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Entrepreneurial Capitalism and Innovation:
A History of Computer Communications 1968-1988
By James Pelkey

Entrepreneurial Capitalism & Innovation:
History of Computer Communications
1968 -1988
By James Pelkey

This history is organized by three co-evolving market sectors and also standards making.
An overview of the schema is presented in the Introduction.

Ch. 1: Emergence
Ch. 3: Competition
Ch. 5: Market Order
Ch. 11: Adaptation

Ch. 2: Vision
Ch. 4: Arpanet
Ch. 6: Diffusion
Ch. 7: Emergence
Ch 8: Completion
Ch. 10: Market Order

Ch. 9: Creation

Ch. 12: Emergence



Chapter 7
Networking: Emergence 1979-1981
LANs and DataPBXs

7.19     In Perspective

The year 1979 saw local area networking transition from a research effort to a technology around which entrepreneurs raised venture capital and set out to build products and hopefully successful companies. And just like the mixed opinions as to what were the first, and maybe even best, uses for these new technologies that had been a leitmotif of the NBS and MITRE Workshops, so too the entrepreneurs differed. Metcalfe knew the answer, even arguing for the terminology local computer networking, and keeping his new company 3Com religiously focused on interconnecting computers as they waited for an affordable and real desktop computer to be introduced. Ungermann and Bass were much more practical: they knew customers wanted to interconnect their growing legions of terminals to multiple computers. They also proved early on that they were not even wedded to Ethernet, as was 3Com. Sytek, the third important start-up of the spring of 1979, showed its roots as well by introducing a low-cost broadband terminal server after a year of doing what they knew best, consulting. The breakout of these three firms would inspire others, who would contribute to very crowded competition in the coming years.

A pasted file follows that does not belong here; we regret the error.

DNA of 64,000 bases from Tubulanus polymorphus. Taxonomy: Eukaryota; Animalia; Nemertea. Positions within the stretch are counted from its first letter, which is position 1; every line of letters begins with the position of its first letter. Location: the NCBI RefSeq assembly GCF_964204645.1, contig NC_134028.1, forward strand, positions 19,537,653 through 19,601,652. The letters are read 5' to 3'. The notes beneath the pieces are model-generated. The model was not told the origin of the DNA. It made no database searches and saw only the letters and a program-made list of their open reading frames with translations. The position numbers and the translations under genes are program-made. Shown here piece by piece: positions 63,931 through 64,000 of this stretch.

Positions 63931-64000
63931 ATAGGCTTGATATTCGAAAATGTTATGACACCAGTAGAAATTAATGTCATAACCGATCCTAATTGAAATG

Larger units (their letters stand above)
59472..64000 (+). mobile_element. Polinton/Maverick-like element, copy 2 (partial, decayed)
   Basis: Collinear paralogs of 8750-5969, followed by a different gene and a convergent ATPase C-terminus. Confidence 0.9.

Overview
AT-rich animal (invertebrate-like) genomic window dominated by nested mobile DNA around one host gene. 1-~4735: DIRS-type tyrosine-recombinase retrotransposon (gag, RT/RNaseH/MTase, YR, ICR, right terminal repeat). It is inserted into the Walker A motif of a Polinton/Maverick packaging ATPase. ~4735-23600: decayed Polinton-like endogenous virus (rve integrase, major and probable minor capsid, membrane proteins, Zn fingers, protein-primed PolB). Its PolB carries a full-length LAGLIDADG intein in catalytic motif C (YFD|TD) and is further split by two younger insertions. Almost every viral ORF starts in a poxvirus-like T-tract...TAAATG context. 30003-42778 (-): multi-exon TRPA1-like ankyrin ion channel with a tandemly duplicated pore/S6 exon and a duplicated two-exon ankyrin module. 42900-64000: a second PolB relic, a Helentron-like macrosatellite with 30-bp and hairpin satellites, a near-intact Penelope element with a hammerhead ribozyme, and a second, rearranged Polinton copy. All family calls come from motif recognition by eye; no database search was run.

Yet even as these Networking firms jostled amongst themselves, they had even more serious competition from the firms of Data Communication selling dataPBXs. These firms were responding to real needs of real customers, not venturing after the uncertain. Micom had been incrementally innovating a product ever since its earliest days when it sought to get Case to replace its Gandalf dataPBXs with one of their own. So when they finally launched a product one might have thought they had gotten it right. Only they would become victims of their own delimiting ideas of what communications was about. The same could be said about Codex if they had stayed the course longer. But the firms of Data Communications had no idea of the discontinuity about to be launched by IBM and would take years, too many years, to read the tea leaves correctly. So just as the world of Networking was being sized up as LAN terminal servers vs dataPBXs, it was about to change. Not because the behemoth IBM knew what it was unleashing, but because it had decided to get out of its own way and stumbled happily upon the insatiable demand for personal computers.